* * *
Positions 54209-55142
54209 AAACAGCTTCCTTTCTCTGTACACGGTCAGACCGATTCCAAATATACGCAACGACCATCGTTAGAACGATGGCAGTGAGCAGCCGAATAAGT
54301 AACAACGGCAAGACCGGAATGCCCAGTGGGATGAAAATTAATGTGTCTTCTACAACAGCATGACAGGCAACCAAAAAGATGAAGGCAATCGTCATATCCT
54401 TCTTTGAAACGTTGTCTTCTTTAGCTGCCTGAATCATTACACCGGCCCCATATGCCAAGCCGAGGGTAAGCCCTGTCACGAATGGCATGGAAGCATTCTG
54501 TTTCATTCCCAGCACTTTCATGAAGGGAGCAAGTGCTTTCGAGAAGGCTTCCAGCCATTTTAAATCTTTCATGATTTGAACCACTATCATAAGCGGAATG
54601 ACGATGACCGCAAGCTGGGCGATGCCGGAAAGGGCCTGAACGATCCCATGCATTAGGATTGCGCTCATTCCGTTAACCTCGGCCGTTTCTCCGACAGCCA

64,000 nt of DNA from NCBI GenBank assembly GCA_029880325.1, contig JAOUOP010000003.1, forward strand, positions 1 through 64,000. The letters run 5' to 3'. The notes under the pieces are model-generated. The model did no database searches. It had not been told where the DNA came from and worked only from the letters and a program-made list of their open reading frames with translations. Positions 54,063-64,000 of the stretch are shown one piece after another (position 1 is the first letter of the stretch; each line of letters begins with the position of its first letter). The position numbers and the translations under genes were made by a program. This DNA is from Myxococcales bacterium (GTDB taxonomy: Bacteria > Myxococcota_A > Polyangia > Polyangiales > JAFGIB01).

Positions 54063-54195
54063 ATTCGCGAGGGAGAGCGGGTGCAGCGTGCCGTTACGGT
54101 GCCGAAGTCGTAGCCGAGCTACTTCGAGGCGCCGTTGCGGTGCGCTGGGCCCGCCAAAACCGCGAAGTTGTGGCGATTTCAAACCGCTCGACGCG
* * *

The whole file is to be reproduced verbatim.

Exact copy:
Positions 54209-55142
54209 AAACAGCTTCCTTTCTCTGTACACGGTCAGACCGATTCCAAATATACGCAACGACCATCGTTAGAACGATGGCAGTGAGCAGCCGAATAAGT
54301 AACAACGGCAAGACCGGAATGCCCAGTGGGATGAAAATTAATGTGTCTTCTACAACAGCATGACAGGCAACCAAAAAGATGAAGGCAATCGTCATATCCT
54401 TCTTTGAAACGTTGTCTTCTTTAGCTGCCTGAATCATTACACCGGCCCCATATGCCAAGCCGAGGGTAAGCCCTGTCACGAATGGCATGGAAGCATTCTG
54501 TTTCATTCCCAGCACTTTCATGAAGGGAGCAAGTGCTTTCGAGAAGGCTTCCAGCCATTTTAAATCTTTCATGATTTGAACCACTATCATAAGCGGAATG
54601 ACGATGACCGCAAGCTGGGCGATGCCGGAAAGGGCCTGAACGATCCCATGCATTAGGATTGCGCTCATTCCGTTAACCTCGGCCGTTTCTCCGACAGCCA

64,000 nt of DNA from NCBI GenBank assembly GCA_029880325.1, contig JAOUOP010000003.1, forward strand, positions 1 through 64,000. The letters run 5' to 3'. The notes under the pieces are model-generated. The model did no database searches. It had not been told where the DNA came from and worked only from the letters and a program-made list of their open reading frames with translations. Positions 54,063-64,000 of the stretch are shown one piece after another (position 1 is the first letter of the stretch; each line of letters begins with the position of its first letter). The position numbers and the translations under genes were made by a program. This DNA is from Myxococcales bacterium (GTDB taxonomy: Bacteria > Myxococcota_A > Polyangia > Polyangiales > JAFGIB01).

Positions 54063-54195
54063 ATTCGCGAGGGAGAGCGGGTGCAGCGTGCCGTTACGGT
54101 GCCGAAGTCGTAGCCGAGCTACTTCGAGGCGCCGTTGCGGTGCGCTGGGCCCGCCAAAACCGCGAAGTTGTGGCGATTTCAAACCGCTCGACGCG